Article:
“If men define situations as real, they are real in their consequences.” — Robert K. Merton
Fearmongering? Or yet another sign of the times? From the pages of today’s New York Sun, we find the following article:
Major retailers in New York, in areas of New England, and on the West Coast are limiting purchases of flour, rice, and cooking oil as demand outstrips supply. There are also anecdotal reports that some consumers are hoarding grain stocks.
I can provide one of those anecdotal reports, come to think of it. My colleague’s family (specifically, her parents from the Old Country) has taken to stockpiling bags of rice as a hedge against future shortages. She came home from work the other night to find that her parents had piled fifteen bags of rice in the garage.
“Where did you get all this rice? And why?” she asked, incredulous.
“Don’t you pay attention to news? Rice will be gone soon!” they answered indignently. “We save up now!”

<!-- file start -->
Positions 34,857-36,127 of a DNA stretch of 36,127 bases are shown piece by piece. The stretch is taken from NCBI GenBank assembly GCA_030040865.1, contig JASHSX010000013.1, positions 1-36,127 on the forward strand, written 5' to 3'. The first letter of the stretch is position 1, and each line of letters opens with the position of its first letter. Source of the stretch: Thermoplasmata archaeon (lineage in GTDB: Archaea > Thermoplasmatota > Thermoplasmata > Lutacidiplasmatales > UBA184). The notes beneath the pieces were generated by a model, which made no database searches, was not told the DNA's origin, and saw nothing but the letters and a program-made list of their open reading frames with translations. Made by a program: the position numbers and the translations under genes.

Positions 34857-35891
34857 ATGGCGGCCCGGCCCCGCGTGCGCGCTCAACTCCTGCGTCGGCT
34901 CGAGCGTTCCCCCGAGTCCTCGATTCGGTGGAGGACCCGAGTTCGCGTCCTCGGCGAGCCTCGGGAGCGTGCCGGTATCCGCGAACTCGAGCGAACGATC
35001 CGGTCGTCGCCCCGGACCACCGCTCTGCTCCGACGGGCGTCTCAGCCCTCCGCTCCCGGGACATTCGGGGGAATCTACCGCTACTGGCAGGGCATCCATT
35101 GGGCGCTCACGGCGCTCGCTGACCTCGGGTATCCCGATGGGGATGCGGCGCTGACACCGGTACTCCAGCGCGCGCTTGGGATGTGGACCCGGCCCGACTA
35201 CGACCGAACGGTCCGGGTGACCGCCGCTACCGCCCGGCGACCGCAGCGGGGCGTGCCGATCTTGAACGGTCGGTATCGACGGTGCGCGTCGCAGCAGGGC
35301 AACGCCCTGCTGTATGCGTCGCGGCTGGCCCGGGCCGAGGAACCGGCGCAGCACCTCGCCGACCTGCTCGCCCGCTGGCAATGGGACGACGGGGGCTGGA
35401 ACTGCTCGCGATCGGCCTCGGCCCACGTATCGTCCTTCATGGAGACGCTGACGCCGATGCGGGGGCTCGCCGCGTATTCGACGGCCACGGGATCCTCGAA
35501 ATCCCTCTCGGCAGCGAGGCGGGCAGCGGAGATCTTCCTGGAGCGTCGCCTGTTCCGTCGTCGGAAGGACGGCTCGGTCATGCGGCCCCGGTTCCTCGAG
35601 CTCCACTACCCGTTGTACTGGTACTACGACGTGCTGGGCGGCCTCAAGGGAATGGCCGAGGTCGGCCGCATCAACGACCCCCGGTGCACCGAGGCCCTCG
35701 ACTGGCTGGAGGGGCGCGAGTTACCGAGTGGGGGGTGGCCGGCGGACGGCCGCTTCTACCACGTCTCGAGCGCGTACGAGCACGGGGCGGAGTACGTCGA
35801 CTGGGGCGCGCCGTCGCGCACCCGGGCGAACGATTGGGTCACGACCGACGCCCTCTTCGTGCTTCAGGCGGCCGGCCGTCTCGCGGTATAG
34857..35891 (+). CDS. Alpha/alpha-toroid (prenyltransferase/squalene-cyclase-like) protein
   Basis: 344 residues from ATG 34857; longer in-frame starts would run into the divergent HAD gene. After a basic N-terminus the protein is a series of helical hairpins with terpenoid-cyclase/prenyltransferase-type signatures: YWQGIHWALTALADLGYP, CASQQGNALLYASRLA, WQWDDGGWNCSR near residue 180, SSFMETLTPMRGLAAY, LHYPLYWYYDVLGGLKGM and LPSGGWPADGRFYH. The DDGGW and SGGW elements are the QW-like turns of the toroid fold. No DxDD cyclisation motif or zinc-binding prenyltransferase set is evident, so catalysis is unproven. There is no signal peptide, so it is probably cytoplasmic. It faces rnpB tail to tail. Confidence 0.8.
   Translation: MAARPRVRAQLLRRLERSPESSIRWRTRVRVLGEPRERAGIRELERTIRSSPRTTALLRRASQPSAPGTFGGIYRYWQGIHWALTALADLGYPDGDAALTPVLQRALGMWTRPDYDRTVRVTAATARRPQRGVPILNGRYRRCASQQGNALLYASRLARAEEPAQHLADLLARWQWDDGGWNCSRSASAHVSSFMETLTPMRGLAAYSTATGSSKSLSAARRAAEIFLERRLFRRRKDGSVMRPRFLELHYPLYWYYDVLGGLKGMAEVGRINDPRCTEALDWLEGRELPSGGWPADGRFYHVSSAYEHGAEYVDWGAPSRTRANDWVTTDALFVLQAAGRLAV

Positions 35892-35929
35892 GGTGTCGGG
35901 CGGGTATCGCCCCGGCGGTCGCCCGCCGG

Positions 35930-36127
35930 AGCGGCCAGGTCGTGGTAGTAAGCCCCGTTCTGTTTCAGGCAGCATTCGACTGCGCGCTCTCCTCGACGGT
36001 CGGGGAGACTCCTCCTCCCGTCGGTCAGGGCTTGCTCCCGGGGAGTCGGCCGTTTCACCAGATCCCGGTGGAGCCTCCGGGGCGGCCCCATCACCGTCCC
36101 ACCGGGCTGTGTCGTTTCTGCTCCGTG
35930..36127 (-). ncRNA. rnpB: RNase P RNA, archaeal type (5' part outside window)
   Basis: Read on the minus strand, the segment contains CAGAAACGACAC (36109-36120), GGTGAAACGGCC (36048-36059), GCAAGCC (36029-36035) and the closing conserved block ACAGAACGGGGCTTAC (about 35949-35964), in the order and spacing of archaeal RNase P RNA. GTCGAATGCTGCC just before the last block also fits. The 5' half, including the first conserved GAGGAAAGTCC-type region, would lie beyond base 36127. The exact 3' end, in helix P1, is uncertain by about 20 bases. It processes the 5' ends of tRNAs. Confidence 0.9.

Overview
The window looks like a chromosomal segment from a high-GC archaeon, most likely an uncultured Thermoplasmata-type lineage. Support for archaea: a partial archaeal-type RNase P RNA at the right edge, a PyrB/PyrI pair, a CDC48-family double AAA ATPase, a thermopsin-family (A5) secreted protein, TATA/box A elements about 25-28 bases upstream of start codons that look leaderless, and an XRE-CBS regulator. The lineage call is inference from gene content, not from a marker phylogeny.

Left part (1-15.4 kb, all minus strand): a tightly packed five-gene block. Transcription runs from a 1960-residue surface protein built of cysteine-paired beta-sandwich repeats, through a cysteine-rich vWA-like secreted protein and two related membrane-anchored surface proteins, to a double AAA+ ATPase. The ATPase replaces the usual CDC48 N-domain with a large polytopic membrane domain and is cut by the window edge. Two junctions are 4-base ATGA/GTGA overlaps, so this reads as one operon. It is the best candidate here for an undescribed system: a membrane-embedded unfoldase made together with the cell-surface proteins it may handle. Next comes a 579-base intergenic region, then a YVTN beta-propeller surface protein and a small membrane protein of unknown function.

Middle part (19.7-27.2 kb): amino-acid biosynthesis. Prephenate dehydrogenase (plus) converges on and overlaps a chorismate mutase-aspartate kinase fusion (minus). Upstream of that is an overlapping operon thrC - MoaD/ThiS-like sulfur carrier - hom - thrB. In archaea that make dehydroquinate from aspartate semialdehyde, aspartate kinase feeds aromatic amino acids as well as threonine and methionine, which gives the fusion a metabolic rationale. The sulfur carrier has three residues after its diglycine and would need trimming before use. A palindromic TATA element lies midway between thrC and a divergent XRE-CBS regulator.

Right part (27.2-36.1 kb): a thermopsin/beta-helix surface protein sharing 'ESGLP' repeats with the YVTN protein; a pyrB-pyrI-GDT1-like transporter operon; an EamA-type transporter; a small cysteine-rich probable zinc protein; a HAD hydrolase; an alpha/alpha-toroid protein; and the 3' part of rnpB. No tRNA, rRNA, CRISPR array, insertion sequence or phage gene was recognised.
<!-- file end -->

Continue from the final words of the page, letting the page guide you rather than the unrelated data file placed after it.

“But fifteen bags? It takes us, like, two months just to get through one. You’ve bought two and half years’ worth of rice, Mom. Really.”
“You’ll thank us when all your other friends are complaining they have no food! You’ll thank us when everyone coming to you saying, ‘You so smart to buy rice when you still can!'”
To me, this story doesn’t say “ZOMG, we’re all running out of food tomorrow!!!!11!1! Must stockpile cans of soup!!!!” as much as it says “self-fulfilling prophecy.”
Which brings me to ask the question: are we really, truly, honestly facing the prospect of Soviet-style bread lines, as The Independent erroneously tried to lead people to believe earlier this year? Or is this simply another scare tactic employed by the media to sell more papers and generate more interest in the doom-and-gloom, apocalyptic scenarios that people have always so readily bought into?
…and KUDOS to you if you caught that pun in the headline. We’re officially best friends now. Just FYI.